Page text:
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Filing a Personal Injury Claim after a Severe Sports Injury

Posted by attorney Donald Banovitz

In Aurora, personal injury lawyers receive inquiries about personal injury claims from parents and spouses of injured sports players. Every day, thousands of high school, college, and professional sports players hit the field to play their beloved sport, and serious injuries are an unfortunate reality. In some cases, the injury may be the result of negligence.

The Prevalence of Sports Injuries

The National Center for Catastrophic Sport Injury Research (NCCSIR), an organization that collects sports injury data, reports, “football is associated with the greatest number of catastrophic injuries." The report indicates that in 2010, there were 22 catastrophic high school football injuries, and five in the college ranks. Other sports may also lead to catastrophic injury, which the NCCSIR reported defined as “any severe injury incurred during participation in a school/college sponsored sport."

Among the types of catastrophic injuries that athletes may incur include:

  • traumatic brain injury;
  • fractures;
  • spinal cord injury;
  • paralysis;
  • joint injuries; and
  • crippling knee injuries.

The Courts’ View of Sports Injury Claims

There is a certain degree of risk when playing sports, especially for sports commonly considered “more dangerous," such as contact and extreme sports. Most sport organizations even require players to sign a legal release form that releases the organization or facility from legal liability should the player suffer an injury. In many cases, the courts will determine that the athlete assumed the risk of injury by willingly participating in the sporting activity.

This isn’t always the case, however. There are certain sports injuries that involve behavior that lies outside the agreed-upon rules and regulations of the sport, and therefore may warrant legal action. Determining if a claim is warranted can be tricky, which is why many in Aurora may find a personal injury lawyer’s case evaluation helpful.

For example, athletic facilities have a responsibility to keep their grounds and equipment safe and functional. Failing to do so could deem the facility liable should a player suffer an injury as a result of the unsafe conditions.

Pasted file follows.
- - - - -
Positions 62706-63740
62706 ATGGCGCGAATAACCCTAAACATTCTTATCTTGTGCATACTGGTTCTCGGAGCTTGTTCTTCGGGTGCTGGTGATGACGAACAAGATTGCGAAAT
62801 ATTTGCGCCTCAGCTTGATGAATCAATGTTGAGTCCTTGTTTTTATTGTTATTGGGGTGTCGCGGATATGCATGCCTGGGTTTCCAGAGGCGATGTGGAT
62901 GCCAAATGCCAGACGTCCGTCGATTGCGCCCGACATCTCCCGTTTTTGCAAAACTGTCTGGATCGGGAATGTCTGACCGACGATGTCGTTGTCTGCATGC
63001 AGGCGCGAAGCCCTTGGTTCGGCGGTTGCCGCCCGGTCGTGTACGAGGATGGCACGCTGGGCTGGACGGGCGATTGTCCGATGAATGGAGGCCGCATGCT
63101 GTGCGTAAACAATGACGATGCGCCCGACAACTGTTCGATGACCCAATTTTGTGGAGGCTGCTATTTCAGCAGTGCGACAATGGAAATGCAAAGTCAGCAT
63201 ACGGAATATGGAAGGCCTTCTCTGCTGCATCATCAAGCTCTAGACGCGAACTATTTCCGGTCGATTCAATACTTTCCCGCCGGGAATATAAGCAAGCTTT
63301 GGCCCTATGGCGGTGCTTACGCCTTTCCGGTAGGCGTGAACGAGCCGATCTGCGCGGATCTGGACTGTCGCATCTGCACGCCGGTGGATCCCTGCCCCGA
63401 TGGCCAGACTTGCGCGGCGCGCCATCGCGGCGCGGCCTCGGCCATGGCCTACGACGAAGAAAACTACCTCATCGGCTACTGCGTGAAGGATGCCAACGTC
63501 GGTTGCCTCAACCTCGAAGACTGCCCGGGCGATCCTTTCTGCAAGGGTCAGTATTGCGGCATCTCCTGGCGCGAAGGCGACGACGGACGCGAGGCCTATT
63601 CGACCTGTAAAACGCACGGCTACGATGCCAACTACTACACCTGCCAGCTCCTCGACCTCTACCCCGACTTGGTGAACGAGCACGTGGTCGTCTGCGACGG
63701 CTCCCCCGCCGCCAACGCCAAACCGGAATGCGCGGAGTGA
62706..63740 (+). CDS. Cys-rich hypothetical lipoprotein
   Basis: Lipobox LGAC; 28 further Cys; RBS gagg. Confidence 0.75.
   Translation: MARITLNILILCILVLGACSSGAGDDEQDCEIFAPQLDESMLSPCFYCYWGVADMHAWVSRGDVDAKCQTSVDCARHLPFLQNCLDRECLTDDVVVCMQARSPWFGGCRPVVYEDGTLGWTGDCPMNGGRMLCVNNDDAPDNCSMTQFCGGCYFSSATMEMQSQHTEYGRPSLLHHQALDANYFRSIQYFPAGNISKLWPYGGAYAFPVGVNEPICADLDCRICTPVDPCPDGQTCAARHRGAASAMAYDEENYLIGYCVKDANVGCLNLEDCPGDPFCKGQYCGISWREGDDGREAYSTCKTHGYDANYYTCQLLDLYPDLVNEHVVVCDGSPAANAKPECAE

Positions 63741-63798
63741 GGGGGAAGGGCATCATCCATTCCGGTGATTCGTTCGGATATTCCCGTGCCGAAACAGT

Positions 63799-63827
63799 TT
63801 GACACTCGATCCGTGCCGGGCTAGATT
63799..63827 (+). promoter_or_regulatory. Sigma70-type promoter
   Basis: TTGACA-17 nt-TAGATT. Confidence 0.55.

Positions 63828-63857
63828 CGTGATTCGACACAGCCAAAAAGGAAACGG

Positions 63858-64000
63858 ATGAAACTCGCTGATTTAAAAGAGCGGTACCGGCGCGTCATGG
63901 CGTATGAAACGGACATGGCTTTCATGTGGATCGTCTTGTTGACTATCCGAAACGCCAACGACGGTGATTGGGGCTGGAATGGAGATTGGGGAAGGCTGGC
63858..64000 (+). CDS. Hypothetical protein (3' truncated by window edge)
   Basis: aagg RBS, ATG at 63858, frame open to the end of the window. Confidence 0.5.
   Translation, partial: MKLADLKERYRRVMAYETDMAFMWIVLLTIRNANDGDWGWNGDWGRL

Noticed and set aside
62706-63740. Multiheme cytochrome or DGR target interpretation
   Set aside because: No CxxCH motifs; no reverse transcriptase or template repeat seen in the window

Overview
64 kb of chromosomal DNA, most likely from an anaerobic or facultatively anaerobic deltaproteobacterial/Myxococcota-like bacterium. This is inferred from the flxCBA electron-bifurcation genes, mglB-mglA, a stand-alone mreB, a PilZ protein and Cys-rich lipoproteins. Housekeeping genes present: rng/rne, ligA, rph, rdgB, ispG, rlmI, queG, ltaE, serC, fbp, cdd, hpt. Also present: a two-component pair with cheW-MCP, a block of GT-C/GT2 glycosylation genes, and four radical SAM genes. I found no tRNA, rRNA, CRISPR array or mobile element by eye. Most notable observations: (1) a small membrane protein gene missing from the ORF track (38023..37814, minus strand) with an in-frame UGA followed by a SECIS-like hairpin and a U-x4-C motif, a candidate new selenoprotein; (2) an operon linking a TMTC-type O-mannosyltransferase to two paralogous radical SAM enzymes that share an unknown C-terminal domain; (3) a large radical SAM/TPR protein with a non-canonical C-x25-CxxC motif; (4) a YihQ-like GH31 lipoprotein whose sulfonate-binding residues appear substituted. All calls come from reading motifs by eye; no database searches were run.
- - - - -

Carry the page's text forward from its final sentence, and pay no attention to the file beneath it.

Likewise, when a player receives poor instruction from a coach that results in harm, the courts may consider it a case of negligence. If, for instance, a coach pushes a player past the point of exhaustion on a hot Colorado summer day with little to no water breaks, he or she may be held responsible if the player suffers physical harm as a result.

Seeking Compensation for Injuries

When a player has suffered a serious injury, medical bills can accumulate rapidly. Loss of income due to missed work, disability, and loss of enjoyment in life may also become huge factors in these types of cases.

Financial stresses, especially in the backdrop of physical and emotional healing from a serious injury, can become overwhelming. There might be an avenue for financial compensation, though, and the injured party (or his or her loved ones) should learn as much as they can about available legal options.

The first step Colorado athletes should take when seeking compensation is to speak with an Aurora personal injury lawyer about the specifics of the case. Your lawyer will be able to help decipher which legal route you should take, compile the necessary information and paperwork, and help you file a thorough claim, or present your case to the courts, if necessary.

Contacting an Aurora Personal Injury Lawyer

In Colorado, there is a time limit for filing injury claims, so you’ll want to speak with a legal professional as soon as you’re able. Aurora personal injury lawyer D.J. Banovitz can look over your case with you. Contact his office today at 303-300-5060, or fill out the contact form.

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